A recent YouGov Reports publication on ‘Credit and Debit Cards’ reveals several negative connotations that consumers have regarding credit cards. The study also suggests that there is resistance to acquire contactless payment cards in the future.
In terms of the negative aspects of credit cards, there is a perception of cost and debt. Among owners of at least one financial product, over six in ten (63%) say credit cards can become very expensive if you don’t repay quickly. Over half (54%) think they can lead the financially naïve or disorganised into debt. 52% say they can lead to a more serious consequence – becoming trapped in debt.
So why do we see a dependence on credit cards? Four in ten (40%) credit card holders use their cards to purchase a particular item or ‘big ticket’. A quarter (25%) use one for day-to-day household spending. And 22% use it for flexibility when juggling other commitments.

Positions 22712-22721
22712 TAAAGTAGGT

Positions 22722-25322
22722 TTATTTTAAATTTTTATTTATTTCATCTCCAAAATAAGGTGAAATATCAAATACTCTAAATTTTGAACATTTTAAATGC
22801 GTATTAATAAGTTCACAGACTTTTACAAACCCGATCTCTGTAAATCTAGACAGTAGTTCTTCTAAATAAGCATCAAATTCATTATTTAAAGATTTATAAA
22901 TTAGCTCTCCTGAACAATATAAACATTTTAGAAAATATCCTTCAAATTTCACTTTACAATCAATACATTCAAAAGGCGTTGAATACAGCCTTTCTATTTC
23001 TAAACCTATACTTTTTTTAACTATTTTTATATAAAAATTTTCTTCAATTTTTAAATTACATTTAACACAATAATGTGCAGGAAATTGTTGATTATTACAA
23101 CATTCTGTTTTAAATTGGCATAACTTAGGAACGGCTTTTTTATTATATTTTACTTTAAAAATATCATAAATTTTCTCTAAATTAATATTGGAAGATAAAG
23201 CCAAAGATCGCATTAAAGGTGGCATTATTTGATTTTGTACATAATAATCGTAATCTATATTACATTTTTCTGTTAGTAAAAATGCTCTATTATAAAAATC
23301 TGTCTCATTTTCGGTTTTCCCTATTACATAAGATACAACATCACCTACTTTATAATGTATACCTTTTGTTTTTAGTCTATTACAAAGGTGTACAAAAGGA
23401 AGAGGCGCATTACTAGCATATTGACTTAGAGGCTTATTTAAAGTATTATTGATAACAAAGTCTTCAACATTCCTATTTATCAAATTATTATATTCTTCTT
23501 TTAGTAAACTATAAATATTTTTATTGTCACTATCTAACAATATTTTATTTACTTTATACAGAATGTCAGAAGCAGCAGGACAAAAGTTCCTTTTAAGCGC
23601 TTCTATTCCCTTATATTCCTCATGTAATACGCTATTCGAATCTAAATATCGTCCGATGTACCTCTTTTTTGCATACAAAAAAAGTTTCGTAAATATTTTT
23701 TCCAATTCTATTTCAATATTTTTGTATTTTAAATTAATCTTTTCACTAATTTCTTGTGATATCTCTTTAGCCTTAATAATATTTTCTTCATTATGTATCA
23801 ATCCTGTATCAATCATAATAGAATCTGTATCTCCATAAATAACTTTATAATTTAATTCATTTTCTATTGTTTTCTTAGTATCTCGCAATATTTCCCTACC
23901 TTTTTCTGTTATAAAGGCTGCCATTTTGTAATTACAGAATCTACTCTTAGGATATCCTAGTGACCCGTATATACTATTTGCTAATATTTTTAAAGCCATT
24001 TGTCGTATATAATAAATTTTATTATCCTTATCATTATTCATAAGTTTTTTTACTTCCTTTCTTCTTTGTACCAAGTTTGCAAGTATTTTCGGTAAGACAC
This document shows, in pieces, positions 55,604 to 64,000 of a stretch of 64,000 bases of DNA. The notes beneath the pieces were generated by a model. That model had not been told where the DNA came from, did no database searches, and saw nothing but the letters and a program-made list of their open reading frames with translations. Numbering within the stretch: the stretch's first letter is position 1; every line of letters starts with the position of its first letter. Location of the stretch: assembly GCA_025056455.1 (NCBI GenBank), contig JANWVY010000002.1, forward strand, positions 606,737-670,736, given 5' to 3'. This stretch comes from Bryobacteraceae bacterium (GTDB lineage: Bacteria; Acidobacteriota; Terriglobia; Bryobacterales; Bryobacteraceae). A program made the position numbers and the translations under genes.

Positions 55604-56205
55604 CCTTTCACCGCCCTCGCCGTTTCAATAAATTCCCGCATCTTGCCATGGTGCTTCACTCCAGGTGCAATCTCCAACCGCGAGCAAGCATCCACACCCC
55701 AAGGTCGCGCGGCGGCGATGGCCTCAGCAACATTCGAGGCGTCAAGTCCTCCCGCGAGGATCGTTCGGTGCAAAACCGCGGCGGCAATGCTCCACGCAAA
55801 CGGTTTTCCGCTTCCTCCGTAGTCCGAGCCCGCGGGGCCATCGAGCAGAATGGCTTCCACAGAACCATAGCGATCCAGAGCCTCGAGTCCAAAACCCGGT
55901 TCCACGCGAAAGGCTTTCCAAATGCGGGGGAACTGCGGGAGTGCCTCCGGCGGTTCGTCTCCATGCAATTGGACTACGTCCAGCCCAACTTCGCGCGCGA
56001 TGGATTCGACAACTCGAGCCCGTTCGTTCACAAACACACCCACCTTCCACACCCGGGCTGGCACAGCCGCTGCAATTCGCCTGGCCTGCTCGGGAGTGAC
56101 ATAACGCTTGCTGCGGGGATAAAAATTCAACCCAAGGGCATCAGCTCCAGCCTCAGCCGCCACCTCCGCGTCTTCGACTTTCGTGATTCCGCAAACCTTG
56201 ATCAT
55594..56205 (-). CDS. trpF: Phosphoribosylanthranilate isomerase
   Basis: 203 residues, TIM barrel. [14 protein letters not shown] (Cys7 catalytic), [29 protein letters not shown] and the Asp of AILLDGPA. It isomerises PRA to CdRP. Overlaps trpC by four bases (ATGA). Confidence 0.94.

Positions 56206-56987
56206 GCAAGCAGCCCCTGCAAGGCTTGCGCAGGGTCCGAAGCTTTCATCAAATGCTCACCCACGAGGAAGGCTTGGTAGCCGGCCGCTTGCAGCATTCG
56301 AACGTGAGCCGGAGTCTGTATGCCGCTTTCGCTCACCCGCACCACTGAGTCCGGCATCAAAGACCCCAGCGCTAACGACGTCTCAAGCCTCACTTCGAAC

There seems to be a hope among credit card users to reduce their use in future (how realistic this hope may be is debatable). Almost a quarter (23%) of credit card holders plan to reduce their spend over the next two years. 13% want to spend more on their debit and credit card and 12% want to look for a card with better rewards.
Recent developments have seen companies such as TFL offering commuters the opportunity to pay via contactless card. The report shows a certain amount of resistance to this method. Over half (53%) have never used a contactless debit or credit card, whilst 42% of non-owners say that they would definitely not be interested in contactless payments.
James McCoy, Research Director, YouGov Reports, commented on the findings: ‘While credit cards are ubiquitous in society today, it may be a surprise to see the level of negative connotations associated with them. Providers will therefore need to work hard to assuage the perceived risks and pitfalls of regular usage. As Christmas shopping puts more demands on consumers and their credit cards, the spectre of debt looms very closely too.
“As far as contactless cards go, it is clear that some consumers still need to be convinced as to the benefits of them. As many payment methods on crucial public services move towards this method, it is also very important that the public is informed fully about contactless payment and the logistics behind it.’’